Dig it: Archaeologists scour Woodstock ’69 concert field

Southwest Life

Dig it: Archaeologists scour Woodstock ’69 concert field

Paul Brown, of the Public Archaeology Facility at Binghamton University, measures a dig at the site of the original Woodstock Music and Art Fair, in Bethel, N.Y. The main mission of Binghamton University’s Public Archaeology Facility is to help map out more exactly where The Who, Creedence Clearwater Revival, Janis Joplin and Joe Cocker wowed the crowds 49 years ago.
Members of the Public Archaeology Facility at Binghamton University work at the site of the 1969 original Woodstock Music and Art Fair, in Bethel, N.Y. Information from the dig will help a museum plan interpretive walking routes in time for the concert’s 50th anniversary next year.
Josh Anderson, of the Public Archaeology Facility at Binghamton University, photographs an excavation at the site of the original Woodstock Music and Art Fair, in Bethel, N.Y. Information from the dig will help a museum plan interpretive walking routes in time for the concert’s 50th anniversary next year.
Collected artifacts from a dig are recorded at the site of the original Woodstock Music and Art Fair, in Bethel, N.Y. The main mission of Binghamton University’s Public Archaeology Facility was to help map out more exactly where The Who, Creedence Clearwater Revival, Janis Joplin and Joe Cocker wowed the crowds 49 years ago.
Jesse Pagels, left, and Edgar Alarcon, of the Public Archaeology Facility at Binghamton University, start a new dig at the site of the original Woodstock Music and Art Fair, in Bethel, N.Y. Information from the dig will help a museum plan interpretive walking routes in time for the concert’s 50th anniversary next year.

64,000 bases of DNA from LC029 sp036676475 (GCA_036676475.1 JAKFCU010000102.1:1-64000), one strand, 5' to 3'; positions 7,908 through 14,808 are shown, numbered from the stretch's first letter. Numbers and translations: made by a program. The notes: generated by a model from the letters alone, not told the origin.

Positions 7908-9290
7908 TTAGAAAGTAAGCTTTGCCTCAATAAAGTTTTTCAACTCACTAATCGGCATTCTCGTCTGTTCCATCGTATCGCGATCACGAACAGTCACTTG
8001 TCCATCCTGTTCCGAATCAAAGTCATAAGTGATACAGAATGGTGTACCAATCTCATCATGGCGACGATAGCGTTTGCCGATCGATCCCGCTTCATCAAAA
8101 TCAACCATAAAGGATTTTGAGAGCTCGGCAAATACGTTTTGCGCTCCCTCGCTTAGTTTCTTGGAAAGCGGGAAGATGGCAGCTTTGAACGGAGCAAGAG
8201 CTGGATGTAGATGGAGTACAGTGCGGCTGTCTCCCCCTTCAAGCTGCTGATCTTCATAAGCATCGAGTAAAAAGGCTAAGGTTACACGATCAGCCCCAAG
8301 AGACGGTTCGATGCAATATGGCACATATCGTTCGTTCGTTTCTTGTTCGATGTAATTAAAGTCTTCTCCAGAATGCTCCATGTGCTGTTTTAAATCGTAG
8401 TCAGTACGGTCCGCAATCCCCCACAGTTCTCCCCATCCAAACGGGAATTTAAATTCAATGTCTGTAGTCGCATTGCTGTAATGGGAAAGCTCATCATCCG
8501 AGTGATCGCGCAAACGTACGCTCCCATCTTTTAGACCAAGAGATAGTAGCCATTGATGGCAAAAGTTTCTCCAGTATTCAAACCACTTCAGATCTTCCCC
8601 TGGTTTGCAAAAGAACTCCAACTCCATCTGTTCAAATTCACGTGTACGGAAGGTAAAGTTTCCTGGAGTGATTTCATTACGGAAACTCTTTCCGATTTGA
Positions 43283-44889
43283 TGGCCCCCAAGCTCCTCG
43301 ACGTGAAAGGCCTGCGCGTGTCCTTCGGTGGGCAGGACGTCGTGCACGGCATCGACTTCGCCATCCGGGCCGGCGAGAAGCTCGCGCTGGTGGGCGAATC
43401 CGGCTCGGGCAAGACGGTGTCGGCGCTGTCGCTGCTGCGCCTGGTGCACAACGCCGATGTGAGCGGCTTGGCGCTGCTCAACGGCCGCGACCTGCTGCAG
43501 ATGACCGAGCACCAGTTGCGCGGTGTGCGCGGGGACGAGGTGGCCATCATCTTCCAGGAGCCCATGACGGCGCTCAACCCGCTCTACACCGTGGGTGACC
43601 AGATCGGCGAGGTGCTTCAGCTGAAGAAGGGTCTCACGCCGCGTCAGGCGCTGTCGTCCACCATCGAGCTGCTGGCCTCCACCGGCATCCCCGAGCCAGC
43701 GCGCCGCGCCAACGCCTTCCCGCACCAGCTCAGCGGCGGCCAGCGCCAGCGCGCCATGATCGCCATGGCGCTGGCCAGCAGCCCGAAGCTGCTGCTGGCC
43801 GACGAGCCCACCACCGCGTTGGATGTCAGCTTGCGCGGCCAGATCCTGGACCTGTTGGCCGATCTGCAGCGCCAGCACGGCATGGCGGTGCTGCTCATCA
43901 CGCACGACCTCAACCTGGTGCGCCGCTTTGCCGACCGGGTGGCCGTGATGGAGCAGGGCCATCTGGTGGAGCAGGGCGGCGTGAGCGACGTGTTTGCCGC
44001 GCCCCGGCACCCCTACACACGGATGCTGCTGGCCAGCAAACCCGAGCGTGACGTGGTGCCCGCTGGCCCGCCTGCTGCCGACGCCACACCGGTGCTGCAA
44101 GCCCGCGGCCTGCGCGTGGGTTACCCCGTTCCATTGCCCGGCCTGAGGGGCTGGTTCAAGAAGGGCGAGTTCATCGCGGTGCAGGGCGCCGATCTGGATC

Visitors to the Museum at Bethel Woods, watch a video of the Woodstock Music and Art Fair, in Bethel, N.Y. Aging baby boomers might blanch at the thought of archaeologists combing over the place that literally lent its name to their generation, as if it was a Civil War battle site. But Max Yasgur’s old farm about 80 miles north of New York City is already on the National Register of Historic Places.
Visitors to the Museum at Bethel Woods, view exhibits of the Woodstock Music and Art Fair, in Bethel, N.Y. “This is a significant historic site in American culture, one of the few peaceful events that gets commemorated from the 1960s,” said Wade Lawrence, director of The Museum at Bethel Woods. He said the archeologists’ work will help the museum plan interpretive walking routes in time for the concert’s 50th anniversary next year.
Associated Press

An Aug. 16, 1969, aerial photo shows music fans at the original Woodstock Music and Arts Festival are packed around the stage, at bottom, in Bethel, N.Y. Archaeologists from New York’s Binghamton University are trying to find the exact location of the stage and light and speaker towers and say aerial shots taken nearly 50 years ago can’t be relied upon to help them, because the bottom of the hillside was re-graded in the late ‘90s to accommodate a temporary stage for anniversary performances, and the spot of the original stage is under a layer of compacted fill.

Dig it: Archaeologists scour Woodstock ’69 concert field

Paul Brown, of the Public Archaeology Facility at Binghamton University, measures a dig at the site of the original Woodstock Music and Art Fair, in Bethel, N.Y. The main mission of Binghamton University’s Public Archaeology Facility is to help map out more exactly where The Who, Creedence Clearwater Revival, Janis Joplin and Joe Cocker wowed the crowds 49 years ago.
Members of the Public Archaeology Facility at Binghamton University work at the site of the 1969 original Woodstock Music and Art Fair, in Bethel, N.Y. Information from the dig will help a museum plan interpretive walking routes in time for the concert’s 50th anniversary next year.